I’m privileged to profile one of diving’s most innovative leaders and pioneers in manufacturing. Dick Bonin, the co-founder of Scubapro, was been responsible for some of the most technically advanced equipment lines the industry has ever seen. For those who started diving in the late 1960s or early 1970s, the Scubapro line was revered as the Rolls-Royce of scuba diving. Virtually all other manufacturers were viewed as “also rans” who played second fiddle to the stuff that was stamped with the memorable “S” logo and marked a person as a serious, committed diver.
The list of diving notables who swore by the Scubapro brand included Stan Waterman, Paul Tzimoulis, Dick Anderson, Jack McKenney, Dr. George Benjamin, Tom Mount, Ann Kristovitch, Sheck Exley, Jim Bowden, Wes Skiles, Hal Watts, Rob Palmer, Howard & Michele Hall, Marty Snyderman, Bob Talbot, Jimmy Stewart, Chuck Nicklin, Dr. Sylia Earle, myself and just about every Caribbean and Pacific divemaster who knew that the gear from Dick Bonin would endure just about every abuse and still bring them back alive. It was a brand built from the outset on the reputations of Bonin and his staff who promised high performance and reliability without compromise. Bonin also took the unprecedented step of offering a lifetime guarantee on his equipment including parts!
In addition to earning the respect of hundreds of thousands of divers who bought his gear, Bonin became a mentor and father figure to his loyal retailers who showcased his line and his philosophy of diving excellence. Bonin was the first to offer business counseling and focused marketing programs to help the dive stores of long ago realize their profit potential. He stood shoulder to shoulder with them in delivering and supporting a brand that became the “gold standard” of diving for nearly three decades.
Think back a moment to some of the “firsts” that Bonin’s Scubapro company brought to the industry: the enduring flow-through piston design of his regulators beginning with the immortal Mark 5 introduced in 1970, the first low-pressure BC inflator, the first back-mounted BC for widespread distribution, the first silicone mask, the first jacket style BC (the infamous Stabilizing Jacket), the shotgun snorkel incorporating an exhaust valve that made clearing effortless, the first integrated inflator/second stage regulator called the AIR II, the first analog decompression meter, the first pilot valve assisted second stage called the AIR I, and last but not least, the celebrated Jet Fin that forever changed the design of what used to be called “flippers.” It’s a legacy unequaled to this day and perhaps forever.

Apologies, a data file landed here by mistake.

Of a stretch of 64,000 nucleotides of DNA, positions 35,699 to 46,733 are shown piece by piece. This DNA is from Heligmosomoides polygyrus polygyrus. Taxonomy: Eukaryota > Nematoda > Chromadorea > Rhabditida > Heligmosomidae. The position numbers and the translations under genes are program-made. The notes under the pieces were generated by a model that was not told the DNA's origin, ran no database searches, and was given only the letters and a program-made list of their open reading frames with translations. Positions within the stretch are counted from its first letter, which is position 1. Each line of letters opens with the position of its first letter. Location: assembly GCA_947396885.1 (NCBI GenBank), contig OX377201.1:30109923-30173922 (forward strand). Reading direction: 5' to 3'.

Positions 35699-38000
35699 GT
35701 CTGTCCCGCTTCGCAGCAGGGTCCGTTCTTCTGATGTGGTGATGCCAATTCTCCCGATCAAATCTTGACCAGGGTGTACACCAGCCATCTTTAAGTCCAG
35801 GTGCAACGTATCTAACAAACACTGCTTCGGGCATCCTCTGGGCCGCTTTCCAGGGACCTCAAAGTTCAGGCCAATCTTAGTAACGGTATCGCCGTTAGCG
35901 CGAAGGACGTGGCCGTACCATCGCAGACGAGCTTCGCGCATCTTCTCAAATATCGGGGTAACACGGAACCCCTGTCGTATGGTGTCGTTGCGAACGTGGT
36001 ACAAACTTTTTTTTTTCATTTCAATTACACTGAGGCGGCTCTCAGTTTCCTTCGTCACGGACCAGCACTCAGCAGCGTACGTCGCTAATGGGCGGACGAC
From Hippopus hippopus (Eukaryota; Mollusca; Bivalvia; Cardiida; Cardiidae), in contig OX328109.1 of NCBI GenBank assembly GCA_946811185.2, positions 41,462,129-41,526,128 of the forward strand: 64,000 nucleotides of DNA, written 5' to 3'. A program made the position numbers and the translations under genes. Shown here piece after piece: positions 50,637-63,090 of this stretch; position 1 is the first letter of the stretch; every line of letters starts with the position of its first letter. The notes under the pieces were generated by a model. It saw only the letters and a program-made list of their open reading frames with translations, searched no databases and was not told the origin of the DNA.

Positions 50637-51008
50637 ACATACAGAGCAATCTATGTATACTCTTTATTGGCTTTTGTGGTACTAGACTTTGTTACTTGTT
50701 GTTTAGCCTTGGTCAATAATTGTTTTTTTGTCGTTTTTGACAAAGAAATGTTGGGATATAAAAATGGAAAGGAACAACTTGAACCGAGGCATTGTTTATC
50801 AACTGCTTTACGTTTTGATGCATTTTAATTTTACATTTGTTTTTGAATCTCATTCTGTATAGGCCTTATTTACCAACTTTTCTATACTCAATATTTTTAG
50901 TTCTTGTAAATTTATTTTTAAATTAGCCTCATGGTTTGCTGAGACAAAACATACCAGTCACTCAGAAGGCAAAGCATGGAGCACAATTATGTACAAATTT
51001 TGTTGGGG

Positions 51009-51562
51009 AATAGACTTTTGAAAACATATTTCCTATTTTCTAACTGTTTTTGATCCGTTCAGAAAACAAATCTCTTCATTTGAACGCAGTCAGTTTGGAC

Dick’s passion for providing great equipment that constantly pushed the envelope in design and practicality along with the best dealer support in the industry made him almost a mythical character to those who had a chance to work with him. Above all, Dick was, first and foremost, a real diver who personally evaluated, tested and approved every item his company brought to market. He surrounded himself with the brightest minds in the industry and pushed his research and development engineers to produce the next great piece of diving gear that no serious diver could be without… every year for what seemed an eternity in the short history of the burgeoning diving business.
Bonin got his start as a Navy officer assigned to some of the earliest dive teams and cut his teeth testing gear and blowing up beach approaches in some of the most distant locations in the world. When his Navy hitch was up, he decided to take a stab at selling dive gear for some early manufacturers before realizing that the only way he was going to get the kind of equipment and the company policies he believed in was to do it himself. A partnership with another diving pioneer, Gustav Dalla Valle, led to the start of their own company in 1963. Both men were working for the soon-to-be-bankrupt Healthways company. Dick had been brought in to manage a new division for diving equipment that would be sold only through professional dive stores under the name Scubapro. When the parent company bit the dust, Gustav bought the rights to the name and got its earnest hard-charging manager as well. He paid the princely sum of one dollar!
Dick has noted ruefully, “Gustav bought Scubapro for a dollar and got me with it. He always said he overpaid.”